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1st Manned Hydrogen Balloon Flight, 1783
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Jacques Alexandre César Charles departs Nesle, France after the landing of the first hydrogen balloon flight from Paris on December 1, 1783. Marie-Nöel Robert (on the ground at left), who accompanied Charles on the flight, takes the statements of the witnesses. Jacques Alexandre César Charles (November 12, 1746 - April 7, 1823) was a French inventor, scientist, mathematician, and balloonist. Charles conceived the idea that hydrogen would be a suitable lifting agent for balloons having studied the work of Robert Boyle's Boyle's Law which was published 100 years earlier in 1662. Charles and the Robert brothers launched the world's first (unmanned) hydrogen-filled balloon in August 1783. On December 1, 1783, he and his co-pilot Nicolas-Louis Robert ascended to a height of about 1,800 feet in a manned balloon. The Robert Brothers (Les Frères Robert) were Anne-Jean Robert (1758-1820) and Nicolas-Louis Robert (1760-1820) skilled engineers with a workshop at the Place des Victoires in Paris.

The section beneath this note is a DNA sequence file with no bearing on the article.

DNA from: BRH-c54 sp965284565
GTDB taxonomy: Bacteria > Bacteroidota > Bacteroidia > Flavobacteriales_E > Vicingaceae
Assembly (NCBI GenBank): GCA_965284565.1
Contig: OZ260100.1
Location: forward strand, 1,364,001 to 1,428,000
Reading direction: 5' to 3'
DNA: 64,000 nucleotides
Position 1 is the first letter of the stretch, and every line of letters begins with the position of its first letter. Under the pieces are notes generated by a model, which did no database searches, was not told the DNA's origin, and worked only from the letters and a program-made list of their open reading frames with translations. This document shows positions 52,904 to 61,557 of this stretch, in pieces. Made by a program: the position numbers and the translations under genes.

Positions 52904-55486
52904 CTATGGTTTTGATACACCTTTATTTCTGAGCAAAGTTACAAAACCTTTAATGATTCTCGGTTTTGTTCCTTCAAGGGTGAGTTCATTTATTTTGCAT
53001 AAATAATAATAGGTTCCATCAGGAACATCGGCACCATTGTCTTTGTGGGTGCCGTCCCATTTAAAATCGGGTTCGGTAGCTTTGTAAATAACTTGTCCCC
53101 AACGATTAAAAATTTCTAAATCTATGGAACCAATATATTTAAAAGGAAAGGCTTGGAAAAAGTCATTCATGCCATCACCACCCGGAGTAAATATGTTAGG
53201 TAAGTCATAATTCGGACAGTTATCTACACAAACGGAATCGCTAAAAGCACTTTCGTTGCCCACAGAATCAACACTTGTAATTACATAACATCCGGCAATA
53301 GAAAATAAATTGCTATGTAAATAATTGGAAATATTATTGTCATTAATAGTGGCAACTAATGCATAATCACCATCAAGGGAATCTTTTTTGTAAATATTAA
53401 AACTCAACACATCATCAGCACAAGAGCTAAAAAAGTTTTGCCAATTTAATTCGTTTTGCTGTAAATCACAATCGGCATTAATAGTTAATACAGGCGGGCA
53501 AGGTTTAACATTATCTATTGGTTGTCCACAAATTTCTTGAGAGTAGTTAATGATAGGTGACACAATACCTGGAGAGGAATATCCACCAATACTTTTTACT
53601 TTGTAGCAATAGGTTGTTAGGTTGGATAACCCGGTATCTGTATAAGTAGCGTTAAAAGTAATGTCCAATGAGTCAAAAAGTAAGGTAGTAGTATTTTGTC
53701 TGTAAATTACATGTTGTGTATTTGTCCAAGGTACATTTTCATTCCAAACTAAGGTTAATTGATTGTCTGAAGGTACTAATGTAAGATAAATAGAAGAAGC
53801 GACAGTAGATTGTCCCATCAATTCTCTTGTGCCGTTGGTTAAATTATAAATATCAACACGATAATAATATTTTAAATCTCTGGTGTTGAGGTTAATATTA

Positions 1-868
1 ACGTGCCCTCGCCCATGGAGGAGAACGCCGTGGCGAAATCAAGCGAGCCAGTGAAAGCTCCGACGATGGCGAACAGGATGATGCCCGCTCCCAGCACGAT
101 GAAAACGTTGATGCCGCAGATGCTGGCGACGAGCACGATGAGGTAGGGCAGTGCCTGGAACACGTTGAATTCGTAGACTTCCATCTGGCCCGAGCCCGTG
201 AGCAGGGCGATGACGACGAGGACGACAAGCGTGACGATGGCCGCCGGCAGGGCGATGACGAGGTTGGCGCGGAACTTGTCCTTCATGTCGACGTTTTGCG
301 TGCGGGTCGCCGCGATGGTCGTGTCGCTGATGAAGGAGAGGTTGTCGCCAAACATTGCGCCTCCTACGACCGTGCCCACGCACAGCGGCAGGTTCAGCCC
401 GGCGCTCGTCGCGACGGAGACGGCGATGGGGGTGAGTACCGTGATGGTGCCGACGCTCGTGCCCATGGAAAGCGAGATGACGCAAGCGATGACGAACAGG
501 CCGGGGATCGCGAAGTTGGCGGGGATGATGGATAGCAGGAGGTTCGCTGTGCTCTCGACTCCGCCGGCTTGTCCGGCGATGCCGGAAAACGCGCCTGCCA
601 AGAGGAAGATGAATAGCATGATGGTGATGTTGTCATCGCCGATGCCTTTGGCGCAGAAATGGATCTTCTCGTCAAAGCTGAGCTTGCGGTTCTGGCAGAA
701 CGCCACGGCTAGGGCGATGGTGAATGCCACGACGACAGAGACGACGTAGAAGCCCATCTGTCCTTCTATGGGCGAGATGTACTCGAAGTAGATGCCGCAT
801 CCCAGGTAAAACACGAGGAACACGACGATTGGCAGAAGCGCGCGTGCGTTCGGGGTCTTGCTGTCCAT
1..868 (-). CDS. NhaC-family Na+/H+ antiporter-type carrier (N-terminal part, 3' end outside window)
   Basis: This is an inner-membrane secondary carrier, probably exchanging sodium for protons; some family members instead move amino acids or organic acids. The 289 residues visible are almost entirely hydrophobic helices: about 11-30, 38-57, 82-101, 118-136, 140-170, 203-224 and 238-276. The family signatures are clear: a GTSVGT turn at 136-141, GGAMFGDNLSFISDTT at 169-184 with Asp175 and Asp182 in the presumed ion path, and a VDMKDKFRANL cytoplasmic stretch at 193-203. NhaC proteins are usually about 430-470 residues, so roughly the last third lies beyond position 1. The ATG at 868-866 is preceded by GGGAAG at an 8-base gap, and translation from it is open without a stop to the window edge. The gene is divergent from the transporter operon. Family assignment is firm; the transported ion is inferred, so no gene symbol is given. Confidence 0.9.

June 1st, 2013
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